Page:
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ANIMAL PLANET: The painter-turned-accessories designer Hanneli Rupert has opened a pop-up shop in London for her Made in Africa label Okapi — and the South Africa native has more designs on this city.


The pop-up shop, in a Fitzrovia art gallery, stocks Okapi’s bags and accessories. They are made from ostrich — some of which is hand-polished with agate — crocodile and the brand’s signature Blesbok leather, which comes from an antelope native to South Africa.


Many of the accessories also feature Springbok horns, which are considered good-luck charms in South Africa and are worn by everyone from stylish city types to witch doctors who store their potions inside the horns’ hollows. Other accessories include bracelets and bag charms made from hair from the ridge of a Springbok’s back.


Okapi is a rare label that uses the Blesbok leather, which comes from animals that are abundant in South Africa and farmed for their meat.


“I am a painter by trade and was doing it full-time, but wanted to do something that involved job creation and sustainability,” said Rupert during a walk-through of the temporary shop on Percy Street, which is open until Monday.


“I was inspired by the Saint Laurent Mombasa bag, and wanted to do something with an African ethos, and to create something out of what would normally have been wasted,” she said, referring to the Blesbok hides, which are usually discarded. “This is meant to be an holistic brand for the conscious consumer and you’re meant to keep the bags for life.”


All of the Okapi bags and small accessories are sourced and manufactured entirely in Africa.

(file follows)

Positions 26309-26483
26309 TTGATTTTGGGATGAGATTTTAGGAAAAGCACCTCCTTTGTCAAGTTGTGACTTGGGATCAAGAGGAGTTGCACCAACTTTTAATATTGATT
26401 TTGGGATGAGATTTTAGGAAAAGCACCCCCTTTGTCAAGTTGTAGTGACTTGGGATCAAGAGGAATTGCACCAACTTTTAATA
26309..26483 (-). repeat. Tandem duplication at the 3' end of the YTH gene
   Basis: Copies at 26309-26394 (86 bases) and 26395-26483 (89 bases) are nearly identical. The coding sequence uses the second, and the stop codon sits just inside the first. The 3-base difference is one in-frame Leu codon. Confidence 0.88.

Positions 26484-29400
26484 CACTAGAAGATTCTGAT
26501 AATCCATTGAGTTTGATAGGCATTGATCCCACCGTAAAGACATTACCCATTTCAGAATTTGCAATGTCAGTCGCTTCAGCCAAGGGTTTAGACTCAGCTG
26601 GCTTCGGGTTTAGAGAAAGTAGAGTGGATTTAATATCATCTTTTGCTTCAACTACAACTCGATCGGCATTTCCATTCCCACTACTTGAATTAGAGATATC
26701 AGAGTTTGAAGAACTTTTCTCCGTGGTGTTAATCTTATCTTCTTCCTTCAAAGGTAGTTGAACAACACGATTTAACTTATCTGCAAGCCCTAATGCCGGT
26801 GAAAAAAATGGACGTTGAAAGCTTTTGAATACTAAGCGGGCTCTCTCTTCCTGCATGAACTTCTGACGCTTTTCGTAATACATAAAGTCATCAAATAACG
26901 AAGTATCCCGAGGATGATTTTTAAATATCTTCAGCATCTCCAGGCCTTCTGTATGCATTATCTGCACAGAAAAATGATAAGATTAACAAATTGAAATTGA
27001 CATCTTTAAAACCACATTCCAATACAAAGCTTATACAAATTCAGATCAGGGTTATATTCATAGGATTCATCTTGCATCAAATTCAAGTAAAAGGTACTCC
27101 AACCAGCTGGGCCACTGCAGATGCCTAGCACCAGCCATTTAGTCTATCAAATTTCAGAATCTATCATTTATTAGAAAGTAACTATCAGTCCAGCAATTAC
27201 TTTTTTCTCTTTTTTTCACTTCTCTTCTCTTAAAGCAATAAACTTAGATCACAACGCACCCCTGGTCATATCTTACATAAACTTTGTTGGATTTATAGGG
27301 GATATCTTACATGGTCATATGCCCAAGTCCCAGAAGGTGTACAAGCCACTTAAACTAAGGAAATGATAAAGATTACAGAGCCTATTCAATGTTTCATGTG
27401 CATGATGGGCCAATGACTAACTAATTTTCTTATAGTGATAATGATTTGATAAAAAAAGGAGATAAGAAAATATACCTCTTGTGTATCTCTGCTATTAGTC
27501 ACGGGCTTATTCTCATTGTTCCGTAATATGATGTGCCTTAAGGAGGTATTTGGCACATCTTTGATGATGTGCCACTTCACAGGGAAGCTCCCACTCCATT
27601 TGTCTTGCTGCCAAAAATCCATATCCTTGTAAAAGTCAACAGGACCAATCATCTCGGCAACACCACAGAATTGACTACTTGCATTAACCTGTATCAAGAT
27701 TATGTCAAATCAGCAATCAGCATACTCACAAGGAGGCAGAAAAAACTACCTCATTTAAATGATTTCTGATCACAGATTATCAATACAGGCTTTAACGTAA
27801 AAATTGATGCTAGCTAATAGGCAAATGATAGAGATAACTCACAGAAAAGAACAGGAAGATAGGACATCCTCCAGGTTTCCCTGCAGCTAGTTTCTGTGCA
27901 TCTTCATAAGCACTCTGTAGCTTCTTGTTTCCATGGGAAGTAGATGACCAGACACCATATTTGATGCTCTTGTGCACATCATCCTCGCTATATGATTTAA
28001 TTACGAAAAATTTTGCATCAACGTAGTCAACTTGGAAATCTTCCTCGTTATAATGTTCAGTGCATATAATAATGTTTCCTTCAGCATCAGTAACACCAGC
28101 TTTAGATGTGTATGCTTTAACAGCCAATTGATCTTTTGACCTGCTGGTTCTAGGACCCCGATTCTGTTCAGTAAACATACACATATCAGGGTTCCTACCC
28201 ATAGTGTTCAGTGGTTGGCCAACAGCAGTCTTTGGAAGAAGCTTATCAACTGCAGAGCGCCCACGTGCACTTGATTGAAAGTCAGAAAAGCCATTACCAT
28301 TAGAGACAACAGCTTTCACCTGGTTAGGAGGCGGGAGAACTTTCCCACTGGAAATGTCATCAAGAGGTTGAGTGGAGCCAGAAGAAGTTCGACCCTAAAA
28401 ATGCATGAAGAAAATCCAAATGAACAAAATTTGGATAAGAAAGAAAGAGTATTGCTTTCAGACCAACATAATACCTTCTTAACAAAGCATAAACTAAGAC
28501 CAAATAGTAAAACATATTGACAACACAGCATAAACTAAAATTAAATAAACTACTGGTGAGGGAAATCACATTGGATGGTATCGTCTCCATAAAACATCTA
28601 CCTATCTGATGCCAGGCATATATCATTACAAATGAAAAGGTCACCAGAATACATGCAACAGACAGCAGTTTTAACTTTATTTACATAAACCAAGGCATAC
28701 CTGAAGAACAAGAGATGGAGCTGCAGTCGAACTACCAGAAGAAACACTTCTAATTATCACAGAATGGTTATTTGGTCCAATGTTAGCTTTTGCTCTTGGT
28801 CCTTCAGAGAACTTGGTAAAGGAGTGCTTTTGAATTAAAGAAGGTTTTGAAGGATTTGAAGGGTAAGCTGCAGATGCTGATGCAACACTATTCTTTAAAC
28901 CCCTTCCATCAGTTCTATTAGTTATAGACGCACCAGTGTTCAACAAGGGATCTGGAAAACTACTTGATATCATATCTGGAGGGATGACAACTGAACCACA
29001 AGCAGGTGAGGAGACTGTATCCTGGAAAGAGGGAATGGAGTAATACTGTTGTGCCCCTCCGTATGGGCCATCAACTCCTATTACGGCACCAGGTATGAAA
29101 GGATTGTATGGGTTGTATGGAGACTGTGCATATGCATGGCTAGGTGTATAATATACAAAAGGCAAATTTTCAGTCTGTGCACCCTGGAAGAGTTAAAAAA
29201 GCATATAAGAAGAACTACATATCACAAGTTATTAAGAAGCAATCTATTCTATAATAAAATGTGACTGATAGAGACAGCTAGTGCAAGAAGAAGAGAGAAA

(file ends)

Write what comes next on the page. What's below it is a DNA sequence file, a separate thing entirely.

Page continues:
Rupert, whose mother Gaynor is an artist and whose father is Johann Rupert, the billionaire founder and shareholder of reference at the luxury goods group Compagnie Financière Richemont, said her bags are timeless rather than seasonal.


Prices for bags range from 495 pounds to 2,500 pounds, or $830 to $4,200 at current exchange, while accessories run from 95 pounds to 600 pounds, or $160 to $1,000. Colors are earthy and organic, and include eggplant, corn, jade and tomato, and the bags are named after African goddesses.


Rupert plans to develop the collection by customizing it, and said she’s collaborating with Kenyan communities to create Masai beading for panels and decorations on bags, and with wire weavers in the Durban area of South Africa to make other embellishments.


Rupert, who is also the founder of Merchants on Long, a concept shop in Cape Town that showcases African-made brands and design, said her goal is to build up Okapi as an enterprise that can offer sustainable employment and one that helps to create partnerships — rather than one-off collaborations — with local communities.


The line is currently sold on and at retailers in South Africa, although there are plans to expand. Devin Sinclair, chief operating officer of Okapi, said the aim is to open a permanent shop in London in November, and take Okapi further into the international marketplace.


Asked whether growing up in a family steeped in luxury goods impacted her choice to launch the company, Rupert said: “It’s got to have been an influence, but my mother’s side of the family are all artists. My grandmother, who is 85, teaches in the townships.”


She admits she also has a fascination with skin, and has even channeled that into a recent series of paintings, adding: “That’s one reason I encourage the tanneries we work with to leave the scars and markings on the leather.”

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